Brighton mum of two Nikki Braterman, has been given new hope of a bone marrow transplant early next year thanks to a 43 year old male donor from Germany.
ALTHOUGH NOT a perfect match, doctors at the Royal Marsden have advised that the transplant should go ahead with this particular donor because, Nikki’s blood anti-bodies do not react against his blood in the same way as it did with potential donors identifiedfor Nikke earlier in the year.
On hearing news about the transplant Nikki, said: “I’m feeling much more positive after today’s news. I know there are a lot of risks and the outcome is still not certain, but the fact that a donor has been found gives me new hope. I know the donor is not perfectly matched but I am encouraged after being told that my blood antibodies do not react against his blood in the way that they did against previously identified potential donors.
Of course, we are still looking for further donors for two reasons. First, if this transplant failed a perfectly matched donor will give me the best fall back position. Second, the recruitment of more donors to the register, particularly from black and minority ethnic and mixed heritage backgrounds; could save other people’s lives as well as mine.
“Whilst I know it will be tough I am grateful I can have the transplant early in the New Year as I finally have the chance to get better. But first, I am looking forward to spending a very special Christmas at home with my family.”
A search for a bone marrow stem cell donorfor Nikki was carried out earlier in the year but no suitable matches were found.
The family launched an appeal to find a donor, through the website www.perfecttenmatch.co.uk, which provides further information on the appeal as well as links to all UK and many international donor registries.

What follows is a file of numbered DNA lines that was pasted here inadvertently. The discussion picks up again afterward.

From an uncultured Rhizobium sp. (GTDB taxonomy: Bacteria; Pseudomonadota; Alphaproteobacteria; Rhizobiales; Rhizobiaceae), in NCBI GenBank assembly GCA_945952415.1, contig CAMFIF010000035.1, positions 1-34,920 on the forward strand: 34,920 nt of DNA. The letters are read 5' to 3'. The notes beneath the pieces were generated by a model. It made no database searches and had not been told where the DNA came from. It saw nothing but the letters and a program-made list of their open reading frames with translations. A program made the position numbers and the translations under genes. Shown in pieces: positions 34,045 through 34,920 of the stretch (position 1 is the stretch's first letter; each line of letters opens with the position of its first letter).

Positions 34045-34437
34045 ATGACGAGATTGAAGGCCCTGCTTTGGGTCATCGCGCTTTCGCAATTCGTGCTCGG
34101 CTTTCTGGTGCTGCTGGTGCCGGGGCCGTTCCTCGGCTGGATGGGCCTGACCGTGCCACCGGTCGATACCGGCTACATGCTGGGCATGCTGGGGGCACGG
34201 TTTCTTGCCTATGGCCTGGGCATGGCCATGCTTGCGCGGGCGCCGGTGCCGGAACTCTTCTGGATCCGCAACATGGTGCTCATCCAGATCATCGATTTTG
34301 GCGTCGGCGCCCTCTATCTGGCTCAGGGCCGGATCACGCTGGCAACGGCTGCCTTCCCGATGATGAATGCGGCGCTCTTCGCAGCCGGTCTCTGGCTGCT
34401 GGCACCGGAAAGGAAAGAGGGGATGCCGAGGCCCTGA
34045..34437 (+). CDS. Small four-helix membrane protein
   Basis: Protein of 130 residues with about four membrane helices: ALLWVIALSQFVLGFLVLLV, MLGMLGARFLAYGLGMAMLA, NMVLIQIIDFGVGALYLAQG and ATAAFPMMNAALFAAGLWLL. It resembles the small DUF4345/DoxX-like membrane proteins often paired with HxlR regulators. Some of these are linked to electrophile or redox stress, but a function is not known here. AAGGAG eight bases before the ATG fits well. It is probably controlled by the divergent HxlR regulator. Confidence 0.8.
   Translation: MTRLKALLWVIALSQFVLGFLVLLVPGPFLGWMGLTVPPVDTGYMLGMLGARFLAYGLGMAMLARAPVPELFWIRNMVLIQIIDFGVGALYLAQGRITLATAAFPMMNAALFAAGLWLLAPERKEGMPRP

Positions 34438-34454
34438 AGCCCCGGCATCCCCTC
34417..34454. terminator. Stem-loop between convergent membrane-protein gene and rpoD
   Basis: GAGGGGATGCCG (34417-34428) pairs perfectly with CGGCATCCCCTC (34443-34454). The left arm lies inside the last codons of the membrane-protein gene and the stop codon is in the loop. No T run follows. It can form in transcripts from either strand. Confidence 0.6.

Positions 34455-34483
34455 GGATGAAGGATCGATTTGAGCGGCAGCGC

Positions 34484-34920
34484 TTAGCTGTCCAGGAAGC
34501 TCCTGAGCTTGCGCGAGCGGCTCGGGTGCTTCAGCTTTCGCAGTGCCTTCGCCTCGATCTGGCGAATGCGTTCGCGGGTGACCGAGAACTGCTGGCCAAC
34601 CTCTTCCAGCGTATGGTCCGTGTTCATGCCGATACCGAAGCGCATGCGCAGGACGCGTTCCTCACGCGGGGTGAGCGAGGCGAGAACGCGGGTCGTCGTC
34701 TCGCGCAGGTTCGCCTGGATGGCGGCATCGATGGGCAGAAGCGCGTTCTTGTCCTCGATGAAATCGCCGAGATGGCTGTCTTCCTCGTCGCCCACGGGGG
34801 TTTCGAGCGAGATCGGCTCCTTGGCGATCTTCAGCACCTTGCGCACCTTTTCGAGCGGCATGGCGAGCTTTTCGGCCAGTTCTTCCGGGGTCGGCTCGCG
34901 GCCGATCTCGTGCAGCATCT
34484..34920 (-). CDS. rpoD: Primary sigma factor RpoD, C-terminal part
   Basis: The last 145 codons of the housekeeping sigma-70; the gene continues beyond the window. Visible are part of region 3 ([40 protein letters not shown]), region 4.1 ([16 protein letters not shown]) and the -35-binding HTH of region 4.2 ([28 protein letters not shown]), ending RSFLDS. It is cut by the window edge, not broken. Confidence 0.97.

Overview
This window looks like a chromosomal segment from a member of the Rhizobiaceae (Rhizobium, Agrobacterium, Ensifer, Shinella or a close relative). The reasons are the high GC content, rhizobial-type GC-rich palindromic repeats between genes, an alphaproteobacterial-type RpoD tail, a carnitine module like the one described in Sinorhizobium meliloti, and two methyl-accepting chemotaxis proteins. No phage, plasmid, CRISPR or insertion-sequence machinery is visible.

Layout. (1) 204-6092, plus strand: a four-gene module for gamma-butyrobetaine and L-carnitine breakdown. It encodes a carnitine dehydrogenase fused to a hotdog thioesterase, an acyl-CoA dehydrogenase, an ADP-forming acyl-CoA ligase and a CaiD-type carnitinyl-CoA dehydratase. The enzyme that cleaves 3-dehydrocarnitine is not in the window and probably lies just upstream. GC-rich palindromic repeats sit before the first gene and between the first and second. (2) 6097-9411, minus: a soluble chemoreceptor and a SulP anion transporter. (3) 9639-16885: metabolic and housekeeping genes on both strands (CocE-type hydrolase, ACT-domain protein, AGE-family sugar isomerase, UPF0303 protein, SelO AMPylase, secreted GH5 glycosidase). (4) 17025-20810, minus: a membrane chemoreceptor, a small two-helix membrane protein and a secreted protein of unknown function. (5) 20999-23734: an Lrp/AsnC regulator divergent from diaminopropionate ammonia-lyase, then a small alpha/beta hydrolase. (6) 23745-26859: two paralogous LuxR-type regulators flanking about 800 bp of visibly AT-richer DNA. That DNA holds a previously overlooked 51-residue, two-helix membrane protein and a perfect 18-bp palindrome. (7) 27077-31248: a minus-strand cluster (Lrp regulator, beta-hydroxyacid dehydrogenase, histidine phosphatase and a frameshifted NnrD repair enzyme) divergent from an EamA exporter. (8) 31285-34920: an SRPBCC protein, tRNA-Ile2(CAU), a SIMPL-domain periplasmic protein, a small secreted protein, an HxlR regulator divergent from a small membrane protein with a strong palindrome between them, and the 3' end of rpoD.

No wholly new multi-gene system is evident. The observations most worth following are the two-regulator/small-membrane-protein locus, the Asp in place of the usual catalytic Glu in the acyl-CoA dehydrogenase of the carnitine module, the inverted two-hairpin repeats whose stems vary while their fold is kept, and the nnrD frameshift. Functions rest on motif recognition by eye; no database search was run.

Since the appeal was launched there have been over 350,000 hits on the website and Delete Blood Cancer has reported a 200% increase in requests for donor packs since they supported Nikki’s campaign.
Nikki was diagnosed with acute myeloid leukaemia in December 2013 and had undergone four rounds of intensive chemotherapy. She initially appeared to be responding well to treatment but was diagnosed with a relapse of the disease in her central nervous system in September 2014. Nikki has since been undergoing further treatment including radiotherapy at the Royal Marsden Hospital in London.
Whilst this treatment is necessary to bring the disease under control, doctors have said that the only prospect of a cure lies with a bone marrow transplant.
Because of the particular strain of acute myeloid leukaemia, and the fact that a relapse has occurred in the central nervous system (which is, in itself highly unusual and dangerous) the need to proceed to transplant is urgent, as doctors are certain that without a successful transplant Nikki would get ill again soon.
Although further risks and complexities remain with the treatment, the family now feel more optimistic. Nevertheless, they are carrying on the www.perfecttenmatch.co.uk campaign because there is a higher risk of transplant failure with Nikki’s current donor being a near match but not a perfect match. If that happens then there could be a need for a second transplant and risks would be lower if a perfectly matched donor could be found for that situation.
The family also wish to continue the campaign as they want to use Nikki’s situation to encourage more people to come forward as donors, especially as those from black and minority ethnic and mixed heritage backgrounds are less likely to find a good bone marrow stem cell donor match.
Nikki herself is mixed heritage, her mother being Anglo/Burmese and her father Irish. Although this isn’t always the case, perfectly matched donors are most likely to share the same ethnic background as the person benefitting from the donation. The best matched donor for Nikki is therefore most likely to have a South/East Asian and European mixed heritage themselves.